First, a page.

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One would think that a commander of a military helicopter crew that showed the compassion and quick thinking to use their supply run to New Orleans to rescue a handful of people would have received a commendation for his quick thinking. If so, one does not know the military, as the New York Times proves this morning. When they give orders, the military expects its officers to obey them:
Two Navy helicopter pilots and their crews returned from New Orleans on Aug. 30 expecting to be greeted as lifesavers after ferrying more than 100 hurricane victims to safety.
Instead, their superiors chided the pilots, Lt. David Shand and Lt. Matt Udkow, at a meeting the next morning for rescuing civilians when their assignment that day had been to deliver food and water to military installations along the Gulf Coast.
"I felt it was a great day because we resupplied the people we needed to and we rescued people, too," Lieutenant Udkow said. But the air operations commander at Pensacola Naval Air Station "reminded us that the logistical mission needed to be our area of focus."
It sounds as if the military wanted their crews to abandon people rather than risk blowing a schedule. However, the response from their commander makes sense - which is why it probably appears far into the article rather than near the top:
The next morning, though, the two crews were called to a meeting with Commander Holdener, who said he told them that while helping civilians was laudable, the lengthy rescue effort was an unacceptable diversion from their main mission of delivering supplies. With only two helicopters available at Pensacola to deliver supplies, the base did not have enough to allow pilots to go on prolonged search and rescue operations.
"We all want to be the guys who rescue people," Commander Holdener said. "But they were told we have other missions we have to do right now and that is not the priority."
The military has to allocate the resources according to the priorities of the civilian authorities in charge of the relief efforts. Getting relief supplies, especially fresh water, into New Orleans has to have a very high priority -- and if the only two helicopters they have to make those runs go off on their own missions instead, that water sits on the ship doing no one any good. The pilot says he didn't see too many other helicopters performing rescue missions, one of the reasons he decided to free-lance a bit, but Lieutenants don't get to make those kind of decisions, not even aviators.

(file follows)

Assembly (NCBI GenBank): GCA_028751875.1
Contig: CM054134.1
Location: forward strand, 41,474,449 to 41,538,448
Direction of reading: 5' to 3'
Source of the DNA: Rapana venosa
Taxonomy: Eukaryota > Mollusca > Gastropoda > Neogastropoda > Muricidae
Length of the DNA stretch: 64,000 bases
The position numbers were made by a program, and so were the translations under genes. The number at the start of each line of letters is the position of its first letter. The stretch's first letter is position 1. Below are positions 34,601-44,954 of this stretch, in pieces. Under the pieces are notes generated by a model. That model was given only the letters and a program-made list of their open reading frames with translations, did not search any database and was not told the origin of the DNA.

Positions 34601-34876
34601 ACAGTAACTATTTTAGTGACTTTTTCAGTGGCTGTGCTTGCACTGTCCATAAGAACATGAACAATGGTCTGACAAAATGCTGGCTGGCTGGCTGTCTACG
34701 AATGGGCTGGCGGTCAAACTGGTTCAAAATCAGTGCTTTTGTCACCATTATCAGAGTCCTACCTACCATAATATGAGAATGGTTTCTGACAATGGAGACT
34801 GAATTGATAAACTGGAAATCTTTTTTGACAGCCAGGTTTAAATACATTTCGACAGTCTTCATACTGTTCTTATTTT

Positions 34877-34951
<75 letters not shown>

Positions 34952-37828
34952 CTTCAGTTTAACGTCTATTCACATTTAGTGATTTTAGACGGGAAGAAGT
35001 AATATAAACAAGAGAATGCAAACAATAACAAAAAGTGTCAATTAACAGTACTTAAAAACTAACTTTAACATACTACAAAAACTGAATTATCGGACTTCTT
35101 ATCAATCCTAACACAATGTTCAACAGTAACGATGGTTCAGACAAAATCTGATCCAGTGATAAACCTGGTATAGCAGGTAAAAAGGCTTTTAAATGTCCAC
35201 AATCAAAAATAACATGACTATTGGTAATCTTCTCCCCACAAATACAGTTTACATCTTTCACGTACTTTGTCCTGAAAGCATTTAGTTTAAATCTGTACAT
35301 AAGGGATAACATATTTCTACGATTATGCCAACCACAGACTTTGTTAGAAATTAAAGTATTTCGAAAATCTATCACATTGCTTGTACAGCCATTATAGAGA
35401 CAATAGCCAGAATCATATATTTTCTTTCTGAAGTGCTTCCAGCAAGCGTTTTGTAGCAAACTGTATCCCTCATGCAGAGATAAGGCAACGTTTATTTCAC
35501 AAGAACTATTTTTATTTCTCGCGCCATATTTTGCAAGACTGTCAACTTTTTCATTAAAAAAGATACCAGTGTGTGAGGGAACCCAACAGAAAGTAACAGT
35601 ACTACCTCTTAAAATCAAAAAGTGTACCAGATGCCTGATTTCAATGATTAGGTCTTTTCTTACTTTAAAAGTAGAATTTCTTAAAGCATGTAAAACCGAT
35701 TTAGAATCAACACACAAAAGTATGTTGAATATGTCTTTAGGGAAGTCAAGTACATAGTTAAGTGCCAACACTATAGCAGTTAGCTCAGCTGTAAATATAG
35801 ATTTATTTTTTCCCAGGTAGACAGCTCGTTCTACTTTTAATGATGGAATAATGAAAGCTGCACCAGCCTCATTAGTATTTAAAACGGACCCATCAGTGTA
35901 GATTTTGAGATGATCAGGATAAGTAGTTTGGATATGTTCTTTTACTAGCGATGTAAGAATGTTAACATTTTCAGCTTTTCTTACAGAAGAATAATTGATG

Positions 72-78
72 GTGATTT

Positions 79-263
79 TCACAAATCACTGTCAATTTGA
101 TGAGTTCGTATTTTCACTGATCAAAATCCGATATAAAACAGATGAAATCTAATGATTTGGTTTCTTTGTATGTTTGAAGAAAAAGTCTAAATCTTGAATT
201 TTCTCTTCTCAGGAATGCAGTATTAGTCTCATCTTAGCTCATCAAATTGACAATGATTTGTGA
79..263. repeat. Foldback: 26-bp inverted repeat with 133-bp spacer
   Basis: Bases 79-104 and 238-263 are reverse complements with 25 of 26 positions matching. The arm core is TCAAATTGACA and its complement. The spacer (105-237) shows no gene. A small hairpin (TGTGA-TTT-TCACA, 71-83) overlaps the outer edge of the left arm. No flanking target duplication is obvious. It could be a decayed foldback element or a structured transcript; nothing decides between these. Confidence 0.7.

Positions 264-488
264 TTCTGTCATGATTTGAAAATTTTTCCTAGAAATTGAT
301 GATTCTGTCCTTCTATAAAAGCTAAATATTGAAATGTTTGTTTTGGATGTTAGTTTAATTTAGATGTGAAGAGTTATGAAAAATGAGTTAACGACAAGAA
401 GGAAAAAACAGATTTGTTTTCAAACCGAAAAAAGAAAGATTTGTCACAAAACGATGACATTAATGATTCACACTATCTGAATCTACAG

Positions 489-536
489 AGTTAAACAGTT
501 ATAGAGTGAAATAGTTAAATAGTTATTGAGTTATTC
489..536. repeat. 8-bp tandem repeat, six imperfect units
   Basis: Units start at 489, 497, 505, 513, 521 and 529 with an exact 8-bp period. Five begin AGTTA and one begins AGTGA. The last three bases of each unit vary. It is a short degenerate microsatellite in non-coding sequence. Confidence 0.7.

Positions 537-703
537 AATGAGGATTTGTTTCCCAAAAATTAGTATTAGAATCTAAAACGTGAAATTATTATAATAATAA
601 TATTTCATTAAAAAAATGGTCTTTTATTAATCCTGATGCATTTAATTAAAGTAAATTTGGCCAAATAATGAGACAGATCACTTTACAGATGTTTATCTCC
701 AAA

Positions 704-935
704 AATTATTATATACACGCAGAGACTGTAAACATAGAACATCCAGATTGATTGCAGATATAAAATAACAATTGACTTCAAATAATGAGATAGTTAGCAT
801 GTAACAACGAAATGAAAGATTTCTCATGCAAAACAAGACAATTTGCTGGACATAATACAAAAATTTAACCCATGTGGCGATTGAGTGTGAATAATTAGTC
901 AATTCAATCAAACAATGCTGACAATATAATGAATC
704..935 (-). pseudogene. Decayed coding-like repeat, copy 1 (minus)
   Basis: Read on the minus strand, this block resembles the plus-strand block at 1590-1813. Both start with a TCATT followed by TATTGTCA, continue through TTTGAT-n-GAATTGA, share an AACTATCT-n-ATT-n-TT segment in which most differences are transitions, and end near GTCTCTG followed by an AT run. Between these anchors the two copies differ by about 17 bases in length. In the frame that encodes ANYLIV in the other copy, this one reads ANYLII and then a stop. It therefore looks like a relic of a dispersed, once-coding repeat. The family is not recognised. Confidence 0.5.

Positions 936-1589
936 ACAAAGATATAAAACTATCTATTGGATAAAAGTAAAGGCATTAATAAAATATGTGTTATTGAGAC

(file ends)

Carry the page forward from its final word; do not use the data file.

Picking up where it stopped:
It's a tough call, and Udkow had to know that he risked some disciplinary action in the rescue efforts. That makes him heroic in my estimation, even if he also was mistaken in breaking the rules to do so. Unfortunately, the Times reports that he didn't handle the criticism very well and found himself reassigned to manage some of the victims of the storm ... the four-legged kind:
The order to halt civilian relief efforts angered some helicopter crews. Lieutenant Udkow, who associates say was especially vocal about voicing his disagreement to superiors, was taken out of the squadron's flying rotation temporarily and assigned to oversee a temporary kennel established at Pensacola to hold pets of service members evacuated from the hurricane-damaged areas, two members of the unit said. Lieutenant Udkow denied that he had complained and said he did not view the kennel assignment as punishment.
It's hard to imagine that Udkow doesn't view a transfer to a literal doghouse as a punishment. It also doesn't make much sense to keep him there long. The rescue effort can use all the pilots we have. Hopefully, Udkow's stay in the doghouse will be brief and he can get back to commanding more important missions -- either the logistics the military ordered, or the rescues that Udkow and his men conducted that saved numerous lives. Either way, we all win, including the pets.Sphere It View blog reactions
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On first glance it would seem the pilots should be praised for rescuing 100 victims, but if they had done what they had been told to do, perhaps food and water for thousands would have been where it was needed, and could then have helped even more pe... [Read More]
Tracked on September 7, 2005 11:08 AM
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